Offshoring is moving up the food chain reports Kevin G. Hall of Knight Ridder Newspapers in More complex jobs moving offshore.
public relations, architecture, and high-end research are all examples
of functions where companies are seeking help in India and elsewhere
offshore according to the article. Robert Reich, President Clintons
labor secretary, is quoted: Any professional service that can be
boiled down to predictable steps, even if they are complicated steps,
is now exportable to South Asia.
Law firms – and clients –
should take note that cost is not the only reason to send work
overseas. The article reports on a survey by the American Institute of
Architects. It found that among architecture firms that sent work
offshore, a quarter cited lower costs, another quarter cited faster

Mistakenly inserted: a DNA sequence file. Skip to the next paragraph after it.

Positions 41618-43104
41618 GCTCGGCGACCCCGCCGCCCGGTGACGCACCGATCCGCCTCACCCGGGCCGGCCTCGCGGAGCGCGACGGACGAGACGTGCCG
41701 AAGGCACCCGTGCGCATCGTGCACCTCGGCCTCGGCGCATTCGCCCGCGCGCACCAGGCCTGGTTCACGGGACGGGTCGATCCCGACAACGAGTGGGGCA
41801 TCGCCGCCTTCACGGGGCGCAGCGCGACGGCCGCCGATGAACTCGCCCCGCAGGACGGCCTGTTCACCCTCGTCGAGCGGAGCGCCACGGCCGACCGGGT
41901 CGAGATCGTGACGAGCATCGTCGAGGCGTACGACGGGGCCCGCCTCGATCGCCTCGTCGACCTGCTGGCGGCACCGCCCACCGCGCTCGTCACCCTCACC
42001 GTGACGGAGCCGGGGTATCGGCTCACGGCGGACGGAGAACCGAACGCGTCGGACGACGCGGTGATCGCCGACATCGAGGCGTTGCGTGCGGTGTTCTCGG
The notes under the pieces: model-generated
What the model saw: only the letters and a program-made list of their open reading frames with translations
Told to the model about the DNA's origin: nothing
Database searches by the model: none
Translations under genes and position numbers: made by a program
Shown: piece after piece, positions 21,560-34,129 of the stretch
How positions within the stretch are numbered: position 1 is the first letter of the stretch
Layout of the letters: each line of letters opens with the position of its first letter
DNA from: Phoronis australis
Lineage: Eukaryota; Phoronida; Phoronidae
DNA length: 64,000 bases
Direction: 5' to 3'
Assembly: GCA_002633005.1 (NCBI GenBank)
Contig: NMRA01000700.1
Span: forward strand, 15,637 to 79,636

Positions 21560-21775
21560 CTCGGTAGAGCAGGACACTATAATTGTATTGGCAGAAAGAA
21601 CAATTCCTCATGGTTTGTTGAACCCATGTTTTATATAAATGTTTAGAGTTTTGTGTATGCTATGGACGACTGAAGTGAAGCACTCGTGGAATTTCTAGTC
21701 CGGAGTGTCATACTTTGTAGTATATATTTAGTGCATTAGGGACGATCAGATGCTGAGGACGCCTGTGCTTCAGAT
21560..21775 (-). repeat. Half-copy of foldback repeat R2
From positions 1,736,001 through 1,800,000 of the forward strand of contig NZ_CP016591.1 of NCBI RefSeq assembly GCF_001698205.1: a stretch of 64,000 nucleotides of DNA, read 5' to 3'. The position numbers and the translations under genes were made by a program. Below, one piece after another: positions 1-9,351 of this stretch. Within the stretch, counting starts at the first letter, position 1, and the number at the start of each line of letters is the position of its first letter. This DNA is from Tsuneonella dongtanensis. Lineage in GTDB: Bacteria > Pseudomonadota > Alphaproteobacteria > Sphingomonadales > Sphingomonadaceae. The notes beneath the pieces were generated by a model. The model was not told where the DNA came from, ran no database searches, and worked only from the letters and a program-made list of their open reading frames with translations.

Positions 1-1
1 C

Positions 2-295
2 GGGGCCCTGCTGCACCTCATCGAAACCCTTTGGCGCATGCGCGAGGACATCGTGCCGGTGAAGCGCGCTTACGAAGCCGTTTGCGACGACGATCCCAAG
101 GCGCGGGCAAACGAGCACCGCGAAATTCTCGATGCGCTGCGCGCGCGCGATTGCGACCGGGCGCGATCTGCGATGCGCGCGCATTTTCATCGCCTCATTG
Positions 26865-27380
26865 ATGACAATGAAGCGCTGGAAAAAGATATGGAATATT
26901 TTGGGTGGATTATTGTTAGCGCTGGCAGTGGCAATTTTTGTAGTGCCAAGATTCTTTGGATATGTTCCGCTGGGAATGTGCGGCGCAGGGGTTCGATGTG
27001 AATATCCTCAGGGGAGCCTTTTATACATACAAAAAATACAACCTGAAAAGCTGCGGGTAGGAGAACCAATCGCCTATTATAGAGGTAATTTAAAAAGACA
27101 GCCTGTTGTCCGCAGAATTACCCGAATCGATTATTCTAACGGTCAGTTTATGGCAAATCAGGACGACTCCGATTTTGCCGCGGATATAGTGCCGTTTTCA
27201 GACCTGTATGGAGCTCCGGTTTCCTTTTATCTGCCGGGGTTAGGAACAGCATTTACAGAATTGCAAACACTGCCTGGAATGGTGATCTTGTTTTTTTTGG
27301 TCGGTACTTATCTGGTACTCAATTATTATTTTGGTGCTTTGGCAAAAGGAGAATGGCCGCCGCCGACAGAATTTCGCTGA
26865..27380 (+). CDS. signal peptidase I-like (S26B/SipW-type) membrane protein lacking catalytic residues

production and 50 percent said offshoring helped them cover peak
demand, allowing round-the-clock work on projects.
The article also discusses the legal market, quoting me about the recent AmLaw survey that found 6% of AmLaw 200 firms have sent work offshore and citing Mindcrest for the document drafting and legal research services it provides.
predictable but complex steps may well describe large scale discovery
document review. Lets hope that firms deploying 10s or 100s of
contract lawyers have routinized the review process through
documentation and quality control. If not, they have an inherent
problem. If so, can anyone say software and/or India?
[Strategic Legal Technology]